Sick of Politicians harping on about the independence of the Judiciary. Who are appointed by the Government in the first place.
      We need to remove the 5 star ratings from our prisons and find more cost effective ways of housing and feeding the antisocial element in our society. We could start by removing the right to sue because their mattress isn’t soft enough, unless they fund it fully themselves.
    If you want sentences to reflect the values of the community then perhaps Judges and the Public prosecutors office should be elected positions. As a side point, who appointed the public prosecutor and why is there no competition for the Job.
    Want a successful system; merge all the various Courts into one Court. KISS keep it simple stupid. Haven’t seen anything useful come out of the Family Court or the Youth Court at all and there are a multitude of other Courts. Justice shouldn’t be complicated they did it or they didn’t, that is the question.
    A classic example must be our home grown terrorists. 1-2 Years investigating, 4.5 Years fighting about what is evidence and can be presented, 3 Month trial. End result a fine that will be disputed for ever afterwards through all our higher courts and for generations to come.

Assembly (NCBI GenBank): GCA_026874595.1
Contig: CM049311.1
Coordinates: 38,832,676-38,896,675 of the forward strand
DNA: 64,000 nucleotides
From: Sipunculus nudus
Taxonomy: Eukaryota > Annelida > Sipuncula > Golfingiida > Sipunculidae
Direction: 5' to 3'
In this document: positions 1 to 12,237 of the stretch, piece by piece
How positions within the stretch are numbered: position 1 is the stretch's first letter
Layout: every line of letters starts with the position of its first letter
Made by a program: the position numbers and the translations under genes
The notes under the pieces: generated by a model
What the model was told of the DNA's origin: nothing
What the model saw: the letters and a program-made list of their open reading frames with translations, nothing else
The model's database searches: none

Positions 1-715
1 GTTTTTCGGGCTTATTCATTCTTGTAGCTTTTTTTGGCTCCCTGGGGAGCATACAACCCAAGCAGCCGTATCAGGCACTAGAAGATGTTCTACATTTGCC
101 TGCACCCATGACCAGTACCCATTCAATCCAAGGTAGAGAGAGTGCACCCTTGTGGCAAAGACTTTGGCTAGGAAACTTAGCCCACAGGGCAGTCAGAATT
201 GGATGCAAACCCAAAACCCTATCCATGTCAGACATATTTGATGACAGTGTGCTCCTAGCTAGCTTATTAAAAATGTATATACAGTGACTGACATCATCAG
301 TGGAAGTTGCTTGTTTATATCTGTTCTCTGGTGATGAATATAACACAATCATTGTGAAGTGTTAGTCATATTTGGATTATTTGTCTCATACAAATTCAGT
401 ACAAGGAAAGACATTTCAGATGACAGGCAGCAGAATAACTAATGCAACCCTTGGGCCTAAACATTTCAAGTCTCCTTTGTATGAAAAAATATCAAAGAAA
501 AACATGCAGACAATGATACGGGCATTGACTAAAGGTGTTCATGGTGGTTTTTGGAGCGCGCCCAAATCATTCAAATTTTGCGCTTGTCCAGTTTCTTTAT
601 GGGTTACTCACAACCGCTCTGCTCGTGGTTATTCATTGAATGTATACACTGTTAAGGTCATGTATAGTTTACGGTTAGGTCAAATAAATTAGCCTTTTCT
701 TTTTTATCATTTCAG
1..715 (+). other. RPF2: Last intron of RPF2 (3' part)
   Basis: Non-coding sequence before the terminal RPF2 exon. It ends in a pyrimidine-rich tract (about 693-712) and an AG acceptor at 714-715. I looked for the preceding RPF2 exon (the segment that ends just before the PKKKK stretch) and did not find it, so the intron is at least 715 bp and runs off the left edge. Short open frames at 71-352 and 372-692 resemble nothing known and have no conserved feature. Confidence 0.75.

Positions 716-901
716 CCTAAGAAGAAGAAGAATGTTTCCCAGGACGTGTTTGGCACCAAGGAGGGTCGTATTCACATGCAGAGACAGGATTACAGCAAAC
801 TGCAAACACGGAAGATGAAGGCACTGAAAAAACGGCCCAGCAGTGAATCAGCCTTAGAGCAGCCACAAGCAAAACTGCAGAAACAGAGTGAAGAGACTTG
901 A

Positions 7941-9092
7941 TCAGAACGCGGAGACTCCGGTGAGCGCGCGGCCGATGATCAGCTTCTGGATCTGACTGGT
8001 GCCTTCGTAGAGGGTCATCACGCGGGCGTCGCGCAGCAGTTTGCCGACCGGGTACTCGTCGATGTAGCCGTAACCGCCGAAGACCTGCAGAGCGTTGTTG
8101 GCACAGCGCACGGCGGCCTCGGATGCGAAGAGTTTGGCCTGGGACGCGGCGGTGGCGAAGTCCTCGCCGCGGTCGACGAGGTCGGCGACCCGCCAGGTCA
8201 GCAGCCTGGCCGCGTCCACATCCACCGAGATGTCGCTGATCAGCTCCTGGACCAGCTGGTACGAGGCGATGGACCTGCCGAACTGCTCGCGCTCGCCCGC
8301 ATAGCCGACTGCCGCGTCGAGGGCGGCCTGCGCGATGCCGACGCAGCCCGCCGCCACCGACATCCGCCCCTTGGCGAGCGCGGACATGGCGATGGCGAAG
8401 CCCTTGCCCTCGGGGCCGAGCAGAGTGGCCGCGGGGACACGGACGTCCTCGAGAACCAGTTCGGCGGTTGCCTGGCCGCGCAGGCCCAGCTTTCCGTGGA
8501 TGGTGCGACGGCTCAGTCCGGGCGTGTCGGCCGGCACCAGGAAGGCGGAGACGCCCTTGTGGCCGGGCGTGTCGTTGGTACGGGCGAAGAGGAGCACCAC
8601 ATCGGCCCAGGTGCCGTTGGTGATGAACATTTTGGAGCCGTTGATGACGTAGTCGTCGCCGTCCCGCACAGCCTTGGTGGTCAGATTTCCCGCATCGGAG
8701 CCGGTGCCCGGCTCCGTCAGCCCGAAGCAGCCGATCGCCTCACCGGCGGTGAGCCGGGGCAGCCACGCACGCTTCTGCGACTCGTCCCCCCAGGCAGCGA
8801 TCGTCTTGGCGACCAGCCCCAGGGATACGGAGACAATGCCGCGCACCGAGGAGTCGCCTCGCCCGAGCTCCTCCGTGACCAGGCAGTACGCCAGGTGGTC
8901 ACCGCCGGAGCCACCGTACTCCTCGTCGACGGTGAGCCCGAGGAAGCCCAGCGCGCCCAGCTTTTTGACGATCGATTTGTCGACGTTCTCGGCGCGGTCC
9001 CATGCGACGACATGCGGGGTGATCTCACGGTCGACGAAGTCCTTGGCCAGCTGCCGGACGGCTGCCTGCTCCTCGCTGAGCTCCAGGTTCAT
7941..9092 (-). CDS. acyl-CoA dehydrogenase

• GPT

    Excellent.  Start sacking people for having a non approved opinion. 

    • Mike

       If an opinion is obviously stupid, there is nothing wrong with sacking him. What you really wanted to say was “start sacking someone who has a political agenda with which I agree”. Remember Captain Rhumb in Blackadder – “Opinion is divided!”

  • Troy

    So this twerp says ““You ask yourself: where does the toughness end? What sort of toughness is considered sufficient?” 

    I’d have thought that anyone with an average IQ could answer this question – whatever toughness is sufficient is that which causes or brings about a change in behaviour of an offender for them to cease being criminals – it’s not rocket science.  Take of the kid gloves and deal to these shitheads who are at least are repeat offenders – i’d say that is sufficient in toughness that is required.

  • Thorn

    The NZ judiciary are unfit to lick a dead leper’s balls.

  • Greg M

    Time NZ had a sentencing council. They would decide the relevant sentences to fit the crime , and the judge would have no choice but to use it.

  • Euan Rt

    Isn’t a sentence supposed to be delivered on behalf of the public? It is my understanding that justice is defined as the community feeling that a criminal gets punished in a manner that the community feels just. It would seem to me that this judges idea of justice is his own personal opinion. I want a judge who will fairly represent me, not the criminal.

    • Mr_Blobby

      Very Good. But can you name one Judge, just one, that reflects the values of the community that they represent. My bet is not one.